You’re afraid of AI? Bad news, it’s already here writes Marten Kaas. Good news, it’s not all science fiction type maniacal murdering machines. The philosopher of AI tells Motley what we can do with intelligent machines and what we can expect from our machine overlords. 

When you mention artificial intelligence, most people invariably imagine glowing red eyes peering out of a mechanical skull. But science fiction doesn’t always paint an accurate picture of the future. While it’s more exciting to imagine that a military defence system gains self-awareness and immediately begins waging war against humanity, the rise of the machines is probably better thought of in terms of a rising tide. Or, as Hans Moravec put it in 1998, a “Great Flood.”

Such a description also, admittedly, sounds horrifying, but artificially intelligent machines have as much potential to help humanity as much as they do to harm it. One prescient example was the use of artificial intelligence to predict the outbreak of COVID-19. That’s right, on December 31st 2019, alarms were raised by a company called BlueDot that a pneumonia of unknown cause was detected in Wuhan, China that had the potential for international spread via commercial air travel.

On the lighter side of things, artificially intelligent systems can be put to use to amaze and entertain people. AIVA (Artificial Intelligence Virtual Artist) for example is a music composition system that is able to generate musical compositions in a number of different styles according to different configurable parameters. Did you have difficulty coming up with a Halloween costume this year? Unsure what that perfect name for your new kitten is? Never fear, AI is here! Janelle Shane uses neural networks to do all sorts of things including generating costume ideas (why not dress up as a gothy giraffe or a sexy flying dutchman?) as well as names for cats (personally I’m a fan of Jexley Pickle).

As impressive as these feats are, however, it is important to remember that we are a long way away from true general artificial intelligence. While machine learning techniques have allowed certain systems to attain superhuman chess-playing abilities, for example, machines are still a long way from achieving human-like intelligence. Some humans, after all, can do more than just play board games. We can use language coherently, sensibly navigate our environment, invent and play sports, paint and sculpt and do appreciably more. True, machines are getting better and better at doing these sorts of things as well, but the catch is that a single machine cannot yet do all of these things.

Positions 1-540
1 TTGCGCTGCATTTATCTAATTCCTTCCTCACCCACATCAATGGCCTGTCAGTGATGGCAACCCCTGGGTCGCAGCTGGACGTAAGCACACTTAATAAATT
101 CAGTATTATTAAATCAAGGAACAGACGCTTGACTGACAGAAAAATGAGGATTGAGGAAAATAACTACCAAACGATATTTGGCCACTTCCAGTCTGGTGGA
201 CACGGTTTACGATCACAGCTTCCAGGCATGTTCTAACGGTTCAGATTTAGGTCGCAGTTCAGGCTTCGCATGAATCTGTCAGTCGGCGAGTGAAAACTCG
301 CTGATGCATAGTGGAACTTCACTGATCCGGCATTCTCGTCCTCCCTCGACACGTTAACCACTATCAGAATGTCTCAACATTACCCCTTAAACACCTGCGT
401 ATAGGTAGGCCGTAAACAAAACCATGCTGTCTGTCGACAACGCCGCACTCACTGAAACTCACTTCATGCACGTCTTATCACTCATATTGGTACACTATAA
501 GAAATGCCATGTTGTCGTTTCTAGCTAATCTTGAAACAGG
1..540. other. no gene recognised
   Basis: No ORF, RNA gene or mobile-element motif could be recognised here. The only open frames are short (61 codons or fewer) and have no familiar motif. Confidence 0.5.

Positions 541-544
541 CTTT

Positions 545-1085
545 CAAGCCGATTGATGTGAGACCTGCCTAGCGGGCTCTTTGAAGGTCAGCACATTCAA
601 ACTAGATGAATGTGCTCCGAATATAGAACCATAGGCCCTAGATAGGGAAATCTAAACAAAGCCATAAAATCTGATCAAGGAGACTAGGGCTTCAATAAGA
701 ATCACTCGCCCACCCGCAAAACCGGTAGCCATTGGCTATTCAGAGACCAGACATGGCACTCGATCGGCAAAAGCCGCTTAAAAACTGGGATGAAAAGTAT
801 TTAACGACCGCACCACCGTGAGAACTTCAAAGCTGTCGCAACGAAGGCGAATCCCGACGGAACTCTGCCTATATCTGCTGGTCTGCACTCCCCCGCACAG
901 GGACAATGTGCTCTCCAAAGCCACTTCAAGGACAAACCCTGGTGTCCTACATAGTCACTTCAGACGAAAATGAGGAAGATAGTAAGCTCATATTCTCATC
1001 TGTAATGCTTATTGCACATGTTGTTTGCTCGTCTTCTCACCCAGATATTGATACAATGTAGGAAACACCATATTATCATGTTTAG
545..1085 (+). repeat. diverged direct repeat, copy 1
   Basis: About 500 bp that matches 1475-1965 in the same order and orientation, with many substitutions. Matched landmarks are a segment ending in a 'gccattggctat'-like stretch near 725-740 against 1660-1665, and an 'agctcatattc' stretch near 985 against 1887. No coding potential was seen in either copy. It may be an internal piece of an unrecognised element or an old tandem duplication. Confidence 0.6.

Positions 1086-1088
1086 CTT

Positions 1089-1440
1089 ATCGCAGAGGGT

Photo by Piron Guillaume on Unsplash

But progress on flexible and generally intelligent machines is being made every day. That’s one major advantage that artificial entities have over biological entities: they evolve much faster. Consider that it took approximately twenty years for chess-playing machines to evolve from Deep Blue, the machine created by IBM that beat Garry Kasparov in 1997, to DeepMind’s AlphaZero. It’s not that the abilities of these systems evolved (both systems can beat a human in a game of chess), it’s how these systems acquired their chess-playing abilities that has evolved. AlphaZero, in contrast to a system like Deep Blue, is a learning machine. By playing millions of games of chess against itself, a system like AlphaZero can examine and remember far more game states than any human ever could. As Turing suggested more than half a century ago, the path towards AI is not through mere imitation but through the education of a child-like mind. This is precisely the change that has swept the field of AI over the last two decades and facilitated the rise of artificially intelligent systems. 

And make no mistake, intelligent machines are everywhere. Learning algorithms manipulate your social media feed to retain your engagement, decide if a credit card purchase is fraudulent or not, read CT scans and diagnose disease, create personalized advertisements, recognize your vocal patterns, and so much more. The Great Flood of AI is here and it is no longer a matter of whether they will displace humans but when they will displace humans, and whether we will be ready for a future shaped, for better or for worse, by intelligent machines.